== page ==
Power points to target & track youth

12 Jun,2014


Youth is more homogeneous today than ever before: D Shivakumar Reach the younger & funkier generation 

D Shivakumar

CEO, Pepsico India


Youth and youthfulness are evergreen concepts. The eternal truths of college, friends, and hangouts, falling in love and falling out persist. There are some differences in this generation due to technology and wider exposure.


Earlier generations saw basic brands and services. This generation has challenges with everything from quality education seats to public utilities. Let’s look at life, technology, relationships with brands and what marketers need to do to connect better.


Youth is more homogeneous today than ever before; they dress the same, talk the same, tap into the same sources for information and quickly form digital tribes. However, small town youth is about conformity, values and tradition playing the role of glue as well as shackles.


They try balancing between being trendy and managing family expectations. Their urban peers are about group belonging, but wanting to stand out -a ‘first amongst equals’ syndrome. They are more ‘global’ savvy. So, brands can be traditional and leading edge with the youth.


Indian youth recognise the world’s fragilities and life’s insecurities. This makes them ambitious about material success. It is about fulfilling potential and owning the badges. The markers are visible ‘money can buy’ symbols.


Their role models are talented sporting geniuses like Messi, Ronaldo and Tendulkar, smart tech guys like the Flipkart founders (Sachin and Binny Bansal), Mark Zuckerberg, Steve Jobs and Edward Snowden, the whistle blower.


They admire the journeys of Dr APJ Kalam and MS Dhoni and anyone who has achieved rare competence in his or her field. Celebrities are aspirational and advertising which offers a peek into the celebrity’s world wins.


They are idealistic, realistic and competitive, all at once. The choice of careers is getting more diverse. They keep things light and aren’t deeply attached. They realise relationships have side exits.


Girls are postponing marriage to experience independence and be financially secure. Priyanka Chopra’s ‘it’s more than a phone’ ad which tapped into this attitude was a big success.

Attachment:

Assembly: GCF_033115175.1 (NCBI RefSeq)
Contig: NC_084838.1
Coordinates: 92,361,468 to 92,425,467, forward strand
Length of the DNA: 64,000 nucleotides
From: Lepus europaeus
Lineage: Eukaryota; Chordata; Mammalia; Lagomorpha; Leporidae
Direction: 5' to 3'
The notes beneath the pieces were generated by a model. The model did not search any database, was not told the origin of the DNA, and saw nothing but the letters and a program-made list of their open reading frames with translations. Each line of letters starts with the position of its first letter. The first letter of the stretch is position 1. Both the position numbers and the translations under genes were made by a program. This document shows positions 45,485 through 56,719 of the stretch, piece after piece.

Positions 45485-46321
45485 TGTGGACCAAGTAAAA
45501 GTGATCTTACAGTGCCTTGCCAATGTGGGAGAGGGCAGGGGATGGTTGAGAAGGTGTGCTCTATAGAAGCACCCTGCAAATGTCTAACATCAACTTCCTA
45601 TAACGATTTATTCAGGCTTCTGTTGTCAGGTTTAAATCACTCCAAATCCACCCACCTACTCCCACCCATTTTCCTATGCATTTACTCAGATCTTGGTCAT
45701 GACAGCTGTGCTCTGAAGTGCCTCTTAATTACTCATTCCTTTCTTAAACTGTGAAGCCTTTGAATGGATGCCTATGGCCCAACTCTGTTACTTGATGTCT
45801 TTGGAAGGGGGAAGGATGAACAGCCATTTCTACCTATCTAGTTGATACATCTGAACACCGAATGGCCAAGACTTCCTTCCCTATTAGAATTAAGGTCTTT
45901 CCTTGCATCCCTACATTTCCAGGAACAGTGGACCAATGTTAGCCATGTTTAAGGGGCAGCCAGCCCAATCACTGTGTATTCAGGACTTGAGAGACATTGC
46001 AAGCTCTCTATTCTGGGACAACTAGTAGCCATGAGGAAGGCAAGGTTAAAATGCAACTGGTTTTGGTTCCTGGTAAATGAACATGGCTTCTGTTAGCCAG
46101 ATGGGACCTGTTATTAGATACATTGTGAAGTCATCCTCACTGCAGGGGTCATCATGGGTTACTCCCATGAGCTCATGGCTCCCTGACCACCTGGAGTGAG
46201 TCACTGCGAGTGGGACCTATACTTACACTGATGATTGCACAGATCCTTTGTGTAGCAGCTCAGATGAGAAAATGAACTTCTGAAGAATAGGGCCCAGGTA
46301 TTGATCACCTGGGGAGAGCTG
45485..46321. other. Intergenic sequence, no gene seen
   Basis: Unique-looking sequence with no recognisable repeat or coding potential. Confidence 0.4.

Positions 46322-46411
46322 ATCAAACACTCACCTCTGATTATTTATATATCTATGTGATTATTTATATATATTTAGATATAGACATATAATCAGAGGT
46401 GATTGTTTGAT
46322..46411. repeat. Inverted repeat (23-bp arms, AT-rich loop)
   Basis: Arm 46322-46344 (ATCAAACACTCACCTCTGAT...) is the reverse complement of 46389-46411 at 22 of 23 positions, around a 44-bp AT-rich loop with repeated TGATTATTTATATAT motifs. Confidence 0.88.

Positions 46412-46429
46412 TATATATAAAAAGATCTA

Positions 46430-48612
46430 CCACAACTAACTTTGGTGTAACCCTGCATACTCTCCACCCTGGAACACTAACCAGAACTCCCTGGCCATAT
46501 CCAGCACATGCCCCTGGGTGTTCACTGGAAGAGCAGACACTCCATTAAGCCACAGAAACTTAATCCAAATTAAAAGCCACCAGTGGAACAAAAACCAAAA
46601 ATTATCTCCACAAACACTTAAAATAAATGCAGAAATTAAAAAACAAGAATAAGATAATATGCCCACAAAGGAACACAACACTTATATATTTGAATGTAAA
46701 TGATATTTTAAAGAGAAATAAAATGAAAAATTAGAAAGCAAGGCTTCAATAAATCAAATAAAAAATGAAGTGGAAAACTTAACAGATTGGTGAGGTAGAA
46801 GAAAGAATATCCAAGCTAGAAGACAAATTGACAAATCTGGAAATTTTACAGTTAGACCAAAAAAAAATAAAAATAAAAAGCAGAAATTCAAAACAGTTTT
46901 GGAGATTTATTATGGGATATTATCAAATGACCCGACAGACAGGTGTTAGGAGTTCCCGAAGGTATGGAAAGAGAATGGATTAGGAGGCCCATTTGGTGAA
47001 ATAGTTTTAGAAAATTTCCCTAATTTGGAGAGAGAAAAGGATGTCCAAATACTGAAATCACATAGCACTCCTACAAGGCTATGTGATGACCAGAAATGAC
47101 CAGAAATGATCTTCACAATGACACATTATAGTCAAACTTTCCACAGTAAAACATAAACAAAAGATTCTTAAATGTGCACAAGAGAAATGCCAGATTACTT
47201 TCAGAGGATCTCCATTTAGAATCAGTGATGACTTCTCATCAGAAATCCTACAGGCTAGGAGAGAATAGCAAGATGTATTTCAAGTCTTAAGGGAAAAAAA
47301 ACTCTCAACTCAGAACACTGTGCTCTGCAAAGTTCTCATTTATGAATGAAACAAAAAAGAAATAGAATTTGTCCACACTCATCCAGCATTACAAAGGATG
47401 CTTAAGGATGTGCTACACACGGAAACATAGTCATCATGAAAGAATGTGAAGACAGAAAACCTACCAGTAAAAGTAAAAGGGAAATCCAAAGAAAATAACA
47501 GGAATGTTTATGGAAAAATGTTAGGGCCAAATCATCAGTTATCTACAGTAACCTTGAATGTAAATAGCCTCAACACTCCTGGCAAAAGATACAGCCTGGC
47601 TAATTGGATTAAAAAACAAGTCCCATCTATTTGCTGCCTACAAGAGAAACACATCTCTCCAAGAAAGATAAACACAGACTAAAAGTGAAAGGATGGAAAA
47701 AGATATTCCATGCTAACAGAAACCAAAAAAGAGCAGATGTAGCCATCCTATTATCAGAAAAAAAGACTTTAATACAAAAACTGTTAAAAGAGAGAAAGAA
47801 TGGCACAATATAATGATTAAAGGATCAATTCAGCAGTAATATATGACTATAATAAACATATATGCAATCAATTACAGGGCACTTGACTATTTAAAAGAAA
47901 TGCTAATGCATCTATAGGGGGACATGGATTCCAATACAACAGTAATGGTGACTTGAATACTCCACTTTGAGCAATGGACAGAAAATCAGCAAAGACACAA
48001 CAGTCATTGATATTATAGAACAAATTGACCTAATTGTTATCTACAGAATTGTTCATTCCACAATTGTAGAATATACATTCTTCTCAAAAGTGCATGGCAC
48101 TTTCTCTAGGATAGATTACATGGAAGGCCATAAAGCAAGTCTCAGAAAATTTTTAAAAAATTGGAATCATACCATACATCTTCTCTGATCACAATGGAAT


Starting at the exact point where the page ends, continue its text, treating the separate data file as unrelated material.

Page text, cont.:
A competitive society pushes youth to be extra smart or hardworking. Most find the latter a difficult and boring path. Hence they resort to ‘jugaad’, the ‘chota short cut’ or ‘patli galli’. White lies are okay truths for them to get to the goal.


This dark side of youth is sometimes admired and often not condoned by peers and society! Movies have captured this; brands haven’t done so as yet.


Let’s look at the impact of technology. Every young Indian has access to a cellphone. India’s youth population dominates the 200 million Internet user base, the 100 million Facebook users, 80 million YouTube users and 30 million Twitter users. Technology allows youth to have multiple identities, mostly anonymous. It has made them multitasking champions and reduced attention spans.


Mobile phones and social apps have given them a way to connect with the opposite sex in their own private space and express themselves through words and visuals. Youth from ‘love marriage’ families do talk about their girlfriends and boyfriends with their parents. Boys and girls are open to discussing their relationships candidly. Can brands use these insights in their communication?


Technology makes youth consume, converse and create and gives youth social currency, however transient. It needs to be acquired by doing new and different things. ‘Talk value’ brands play a big role in building social currency. Brands can co-create by tapping into this consume, converse, create cycle.


Indian youth are comfortable with consumerism. They happily switch between branded and unbranded choices and use a wide repertoire. Brands give them identity and are important to expressing their coolness but always at the right value.


They want and respect socially conscious brands, however, they do not necessarily reward them with more business. Recycling in technology is a good example. How do brands get youth commitment to ecology and societal issues while staying on business strategy?


The challenge is to market inclusiveness memorably, and be authentic. The good of the brand is in its product promise and delivery, the challenge is in behaviour and responsiveness in the social space. Brands need to engage with youth on their turf, on their terms.


Youth passion revolves around sport, music, movies, shopping and hanging out. The emergence of English Premier League, the Spanish La Liga, NBA and F1 threaten cricket’s position. Brands that connect these broad passions do well; brands that force connection do poorly and are mocked for trying too hard.


Youth and aspiration are two sides of the same coin in every generation, aspiration of a new way and today a new technology. Youth always seek ‘the next wave to surf’.


India has 55,000 brands in the FMCG sector. Most of these brands view youth as the prime target segment. Yet, few get it right. Brands fail because they try too hard to be cool and in reality are too cold to be hot!


Source:The Economic Times